Several weeks ago a couple came into the store with visible signs of severe melancholy. They were in their early fifties and exuded the qualities of "common folk." Wrinkled skin. Plain clothes. They possessed a kind, gentle demeanor that was quietly disarming despite the unpleasant odor of cigarette smoke leaking from their skin. They were looking for books on grief, as their 23 year old son had recently passed away after a sudden illness.
Knowing a thing or two about books on grief, I took them to the Self-Improvement/Psychology section. After prying and finding out they were people of faith, I then showed them some Christian books that I had found particularly helpful. Over the course of the conversation the gentleman slowly drifted away from us to wander aimlessly around the store. The wife took this opportunity to tell me that he was taking it extremely hard. His son was also his best friend. Since the death occurred just two weeks before, he had suffered two heart attacks. About the time she told me this, her husband walked up to tell her he'd be in the car waiting. As he walked off she looked at him with greater love than I think I've ever seen come out of two eyes. She looked back to me with a tear tricking out and sighed, saying "I just don't know if he's going to make it."
I comforted her as much as was prudent for a retail manager. She was quiet for a few moments then said, "Since I'm a Christian I probably shouldn't be asking about this, but what do you know about Sylvia Browne's books?"
These are the Great Dilemma moments in the business I'm in. Do I tell her what I believe to be true and risk her walking out of the store without ever purchasing a book, or do I fudge the truth to increase the likelihood that I'll have a job this time next year?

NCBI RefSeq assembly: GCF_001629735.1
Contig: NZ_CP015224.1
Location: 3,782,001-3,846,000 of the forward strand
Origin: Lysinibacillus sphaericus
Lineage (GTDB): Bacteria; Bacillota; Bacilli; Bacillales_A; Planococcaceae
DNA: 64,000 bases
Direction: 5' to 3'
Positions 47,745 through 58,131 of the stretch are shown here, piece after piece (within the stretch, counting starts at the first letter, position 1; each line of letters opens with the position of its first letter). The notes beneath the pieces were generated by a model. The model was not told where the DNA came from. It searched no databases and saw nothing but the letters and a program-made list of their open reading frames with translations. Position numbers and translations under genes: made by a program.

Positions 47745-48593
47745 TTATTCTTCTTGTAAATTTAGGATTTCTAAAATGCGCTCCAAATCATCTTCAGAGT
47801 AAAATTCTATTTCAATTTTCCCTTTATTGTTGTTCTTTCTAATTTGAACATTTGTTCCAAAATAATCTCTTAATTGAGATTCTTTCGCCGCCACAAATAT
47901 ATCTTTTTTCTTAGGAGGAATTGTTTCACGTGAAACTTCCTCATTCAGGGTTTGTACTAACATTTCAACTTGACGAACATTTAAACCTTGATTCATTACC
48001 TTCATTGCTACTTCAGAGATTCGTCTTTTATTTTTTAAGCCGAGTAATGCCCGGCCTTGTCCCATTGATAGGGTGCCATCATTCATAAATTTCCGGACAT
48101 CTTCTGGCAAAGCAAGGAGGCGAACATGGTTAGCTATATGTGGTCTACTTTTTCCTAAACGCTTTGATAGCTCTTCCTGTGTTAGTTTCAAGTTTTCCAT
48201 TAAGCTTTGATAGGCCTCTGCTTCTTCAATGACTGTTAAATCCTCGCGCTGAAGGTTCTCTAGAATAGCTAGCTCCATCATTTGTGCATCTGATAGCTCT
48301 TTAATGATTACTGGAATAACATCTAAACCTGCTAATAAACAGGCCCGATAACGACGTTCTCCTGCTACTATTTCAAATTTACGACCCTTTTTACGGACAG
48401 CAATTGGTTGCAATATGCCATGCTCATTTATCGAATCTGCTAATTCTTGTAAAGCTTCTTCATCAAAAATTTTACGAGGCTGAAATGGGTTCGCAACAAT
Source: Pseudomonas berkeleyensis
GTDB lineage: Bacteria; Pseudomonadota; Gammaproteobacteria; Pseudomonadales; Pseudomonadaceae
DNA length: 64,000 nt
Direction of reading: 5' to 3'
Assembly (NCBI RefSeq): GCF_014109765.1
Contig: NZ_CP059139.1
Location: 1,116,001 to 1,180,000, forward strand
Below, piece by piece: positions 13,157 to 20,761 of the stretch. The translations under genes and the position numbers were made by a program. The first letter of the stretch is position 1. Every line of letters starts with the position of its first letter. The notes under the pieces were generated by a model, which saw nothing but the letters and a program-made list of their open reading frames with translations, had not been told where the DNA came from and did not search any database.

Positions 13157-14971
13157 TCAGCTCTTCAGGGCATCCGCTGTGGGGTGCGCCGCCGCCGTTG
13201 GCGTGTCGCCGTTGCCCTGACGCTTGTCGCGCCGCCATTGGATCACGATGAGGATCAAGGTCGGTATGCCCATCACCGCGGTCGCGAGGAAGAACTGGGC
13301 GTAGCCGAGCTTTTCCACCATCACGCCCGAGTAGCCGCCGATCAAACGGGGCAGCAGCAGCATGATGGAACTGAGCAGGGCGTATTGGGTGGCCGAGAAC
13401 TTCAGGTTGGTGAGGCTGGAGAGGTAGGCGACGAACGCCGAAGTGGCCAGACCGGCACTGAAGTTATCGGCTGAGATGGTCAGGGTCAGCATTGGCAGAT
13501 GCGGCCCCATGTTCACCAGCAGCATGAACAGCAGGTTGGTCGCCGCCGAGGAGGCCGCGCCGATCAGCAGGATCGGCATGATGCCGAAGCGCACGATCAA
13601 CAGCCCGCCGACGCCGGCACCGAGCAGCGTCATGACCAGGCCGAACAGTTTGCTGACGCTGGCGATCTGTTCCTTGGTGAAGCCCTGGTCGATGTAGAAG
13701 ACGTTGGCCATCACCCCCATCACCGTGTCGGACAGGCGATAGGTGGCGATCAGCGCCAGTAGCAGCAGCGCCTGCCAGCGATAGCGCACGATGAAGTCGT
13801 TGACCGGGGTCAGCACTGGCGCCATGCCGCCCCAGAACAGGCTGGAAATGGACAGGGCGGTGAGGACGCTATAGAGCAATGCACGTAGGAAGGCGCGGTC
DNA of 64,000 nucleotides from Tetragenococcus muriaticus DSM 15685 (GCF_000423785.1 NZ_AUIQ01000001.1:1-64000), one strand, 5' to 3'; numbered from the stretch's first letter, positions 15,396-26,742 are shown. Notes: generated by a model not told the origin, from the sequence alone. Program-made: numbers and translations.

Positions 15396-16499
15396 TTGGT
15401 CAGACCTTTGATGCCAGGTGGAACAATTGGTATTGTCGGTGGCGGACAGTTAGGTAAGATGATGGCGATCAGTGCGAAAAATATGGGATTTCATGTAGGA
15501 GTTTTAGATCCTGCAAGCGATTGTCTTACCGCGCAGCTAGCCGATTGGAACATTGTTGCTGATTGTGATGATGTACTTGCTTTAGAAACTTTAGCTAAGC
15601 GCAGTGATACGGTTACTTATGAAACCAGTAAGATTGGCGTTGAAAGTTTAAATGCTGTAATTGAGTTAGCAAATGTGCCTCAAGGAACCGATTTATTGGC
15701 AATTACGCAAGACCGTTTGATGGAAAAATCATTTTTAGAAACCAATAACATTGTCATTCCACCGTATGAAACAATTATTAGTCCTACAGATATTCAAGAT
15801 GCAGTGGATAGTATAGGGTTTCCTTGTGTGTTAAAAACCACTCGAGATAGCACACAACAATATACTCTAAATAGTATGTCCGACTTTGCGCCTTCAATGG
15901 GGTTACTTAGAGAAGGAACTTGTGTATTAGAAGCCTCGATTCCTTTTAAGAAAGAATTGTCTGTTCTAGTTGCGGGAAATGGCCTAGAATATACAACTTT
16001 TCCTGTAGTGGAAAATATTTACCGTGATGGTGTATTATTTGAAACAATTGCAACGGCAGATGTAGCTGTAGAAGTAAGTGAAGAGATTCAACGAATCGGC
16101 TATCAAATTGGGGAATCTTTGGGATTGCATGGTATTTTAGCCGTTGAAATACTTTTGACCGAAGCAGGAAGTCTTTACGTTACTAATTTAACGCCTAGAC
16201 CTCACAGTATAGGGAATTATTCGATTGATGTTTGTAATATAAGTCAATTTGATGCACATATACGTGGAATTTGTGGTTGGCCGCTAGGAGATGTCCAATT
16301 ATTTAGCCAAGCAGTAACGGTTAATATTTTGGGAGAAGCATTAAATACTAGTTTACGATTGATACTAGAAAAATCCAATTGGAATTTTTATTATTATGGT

I took the middle road and told her I believed that many people have probably found Sylvia Browne to be very helpful. Personally, though, I suspect that her message is one that avoids the hard reality of grief and seeks instead to skip right to the good feelings of assurance and peace. I was honest and told her that I thought some of the other books I had shown her would be more difficult to get through and wouldn't immediately alleviate all the crap of grief, but in the long run they provided a much healthier way of facing her son's death head on. She thanked me, took one of the "better" books and headed to the front to check out.
It was past my time to go home, so I headed to the office to drop off my name tag and pick up my phone. My heart sunk on my way out as I looked down the aisle to see her in the New Age section holding several Sylvia Browne books.
I've experienced something this weekend I haven't had since I was a child-- A toothache. My gums are sore around the area where I have a porcelain crown, and I suspect that food worked it's way up there and the resulting pain is from an infection of some kind. It is debilitating to have such pain, as all the focus and energy in your body is concentrated to the one place that is hurt. I mentioned it to a friend this morning at church, who told me to get garlic supplements. She said garlic has something in it that helps eliminate infection. Normally I've very leery of herbal remedies, being a Republican and all. That stuff is for kooks, and my loyal friends and readers who live in Austin. But you can bet your molars where I made a beeline to after lunch-- Right to the Herbal Remedy section of H-E-B to purchase a bottle of garlic pills.
In seeking to be more understanding of the worldviews and beliefs of others, we remind ourselves that we are all in the same boat. At times pain grips us and we reach out for whatever can immediately soothe. This grieving couple was desperate and they chose Sylvia Browne to be their minister. I'm saddened for their choice, but I cannot fault them.
Jesus may be the answer, but maybe he allows us to be a little Socratic in figuring out excactly what that means.